Tuesday, June 30th, 2015
When parents are at war with each other over the custody of a child, this can cause a mixture of emotions. In the 1960s/1970s, women wanted to pursue working life and education more than ever. Therefore, feminists encouraged fathers to play a more active role in their children?s lives. However, there was still belief that the mother was the superior parent. When parents separated, fathers still wanted to have contact with their children however, the father had no legal rights of custody unless this was agreed by the mother. James Cook, the founder of the Joint Custody Association, created a better way of handling the problem on how to share custody. The aim was to reduce fights and help fathers in order to make it more equal. Within the 70s, the presumption of ‘mother knows best’ was replaced with ‘best interests of the child’.
In the 1980s, the gender of both parents was increasingly ignored in determining child custody. This meant mothers did not automatically have the right over the child. The court had the decision of how custody could be shared. If they did not come to an agreement, they would attempt to determinate which parent was more interested and better able to attend to the best interest of the child. With this in mind, fathers were determined to attend parenting classes. There was some progress of shared custody. However, when there was not a friendly resolution to custody, fathers found themselves with a greater opportunity to gain joint or primary custodial status by litigating (going to court). The stakes got even higher when the legal system was used to resolve these difficult problems. In extreme cases, the alienation of a child’s affection against a targeted parent became a bizarre escalation of the intensity of the conflict.
Who discovered Parental Alienation Syndrome?
In the 1980s, forensic psychiatrist Dr Richard A. Gardner identified Parental Alienation Syndrome. He noticed what many others didn’t, one parent programming their child to alienate the other parent. Not only was the parent brainwashing the child, the child would contribute to support the alienation. Therefore, PAS is the new term that includes the contribution to the problem made by both the parent and the child. This is a serious matter that is still being researched/observed.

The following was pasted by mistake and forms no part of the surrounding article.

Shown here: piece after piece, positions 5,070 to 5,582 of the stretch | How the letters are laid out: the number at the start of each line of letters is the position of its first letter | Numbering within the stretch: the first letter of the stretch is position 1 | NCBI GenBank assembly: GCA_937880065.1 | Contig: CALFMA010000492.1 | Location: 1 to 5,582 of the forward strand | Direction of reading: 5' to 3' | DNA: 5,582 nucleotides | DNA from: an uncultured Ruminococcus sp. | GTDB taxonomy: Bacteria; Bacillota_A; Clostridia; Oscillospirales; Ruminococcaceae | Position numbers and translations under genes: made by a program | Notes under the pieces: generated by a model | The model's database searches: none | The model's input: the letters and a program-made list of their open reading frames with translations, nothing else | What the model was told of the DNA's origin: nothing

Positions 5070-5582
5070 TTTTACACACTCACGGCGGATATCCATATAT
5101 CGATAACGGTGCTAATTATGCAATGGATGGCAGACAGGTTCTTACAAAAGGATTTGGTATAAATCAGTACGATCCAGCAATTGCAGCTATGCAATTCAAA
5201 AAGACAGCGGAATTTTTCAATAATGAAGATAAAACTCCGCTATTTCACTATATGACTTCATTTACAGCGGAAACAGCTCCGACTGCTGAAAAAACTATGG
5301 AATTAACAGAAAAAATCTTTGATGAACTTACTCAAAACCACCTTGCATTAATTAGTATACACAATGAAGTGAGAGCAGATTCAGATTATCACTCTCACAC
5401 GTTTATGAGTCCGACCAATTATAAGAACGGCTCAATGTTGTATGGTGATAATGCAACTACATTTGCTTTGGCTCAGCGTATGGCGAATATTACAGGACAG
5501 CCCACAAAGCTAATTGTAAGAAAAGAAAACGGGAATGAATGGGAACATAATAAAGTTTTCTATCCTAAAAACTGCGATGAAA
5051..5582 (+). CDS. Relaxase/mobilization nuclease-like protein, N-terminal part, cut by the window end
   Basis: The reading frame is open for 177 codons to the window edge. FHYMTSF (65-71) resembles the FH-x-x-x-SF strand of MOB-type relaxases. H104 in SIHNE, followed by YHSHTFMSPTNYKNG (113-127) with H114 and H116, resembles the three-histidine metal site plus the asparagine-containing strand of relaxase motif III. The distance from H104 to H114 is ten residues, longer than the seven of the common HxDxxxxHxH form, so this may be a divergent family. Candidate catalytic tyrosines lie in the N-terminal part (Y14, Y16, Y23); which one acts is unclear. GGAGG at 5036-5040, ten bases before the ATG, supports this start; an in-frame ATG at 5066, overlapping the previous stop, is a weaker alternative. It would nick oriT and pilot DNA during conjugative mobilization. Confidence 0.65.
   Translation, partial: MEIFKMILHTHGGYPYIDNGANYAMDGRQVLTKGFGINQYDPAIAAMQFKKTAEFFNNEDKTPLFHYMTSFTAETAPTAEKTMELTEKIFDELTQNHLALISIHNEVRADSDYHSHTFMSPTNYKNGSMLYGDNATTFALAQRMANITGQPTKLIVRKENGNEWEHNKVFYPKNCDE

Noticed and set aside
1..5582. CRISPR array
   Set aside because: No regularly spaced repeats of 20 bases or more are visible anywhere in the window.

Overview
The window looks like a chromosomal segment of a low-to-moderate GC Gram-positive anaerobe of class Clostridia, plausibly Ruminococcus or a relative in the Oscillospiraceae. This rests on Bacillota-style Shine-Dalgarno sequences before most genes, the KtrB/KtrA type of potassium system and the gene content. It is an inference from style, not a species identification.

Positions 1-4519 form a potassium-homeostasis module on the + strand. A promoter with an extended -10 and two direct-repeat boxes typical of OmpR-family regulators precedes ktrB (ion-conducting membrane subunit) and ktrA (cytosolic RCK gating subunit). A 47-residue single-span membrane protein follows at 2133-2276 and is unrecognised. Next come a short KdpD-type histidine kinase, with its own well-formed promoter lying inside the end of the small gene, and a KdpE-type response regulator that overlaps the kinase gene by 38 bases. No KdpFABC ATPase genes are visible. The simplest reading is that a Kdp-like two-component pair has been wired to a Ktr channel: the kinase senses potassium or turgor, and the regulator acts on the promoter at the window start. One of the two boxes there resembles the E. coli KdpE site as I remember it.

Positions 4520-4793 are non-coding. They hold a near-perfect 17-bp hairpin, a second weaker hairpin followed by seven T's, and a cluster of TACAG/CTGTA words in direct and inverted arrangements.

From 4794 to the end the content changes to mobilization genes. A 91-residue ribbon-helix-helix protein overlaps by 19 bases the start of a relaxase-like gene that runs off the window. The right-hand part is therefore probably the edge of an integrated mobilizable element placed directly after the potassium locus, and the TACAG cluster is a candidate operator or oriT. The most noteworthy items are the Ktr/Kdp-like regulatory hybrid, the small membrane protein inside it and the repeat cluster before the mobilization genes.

How common is PA and PAS?
When there is separation between father and mother, there is often parent alienation. The likeliness of the mother indirectly brainwashing the child against the father can be high. However, this can calm down in many cases once all parties are used to the changes. Although this can happen, in rare cases this can escalate. PAS parents can be defined as being psychologically fragile. It is when they feel threatened, they can become protective over what is ‘rightfully’ theirs.
How does the child get involved in PAS?
An important part of child development is to let the child become their own person and to let their independence grow. However, instead of promoting this independence, the parent who is pursuing alienation against the other parent encourages continued dependence on them. The parent can also dictate who he/she can or cannot see. In particular, other family members.
What can be done about the problem?
Forensic evaluators diagnose PAS by parents taking a psychological test. They then make recommendations as to what to do.
What is the best way to deal with PAS?
The parents who were successful in getting primary custody of their children in a PAS situation shared the following characteristics: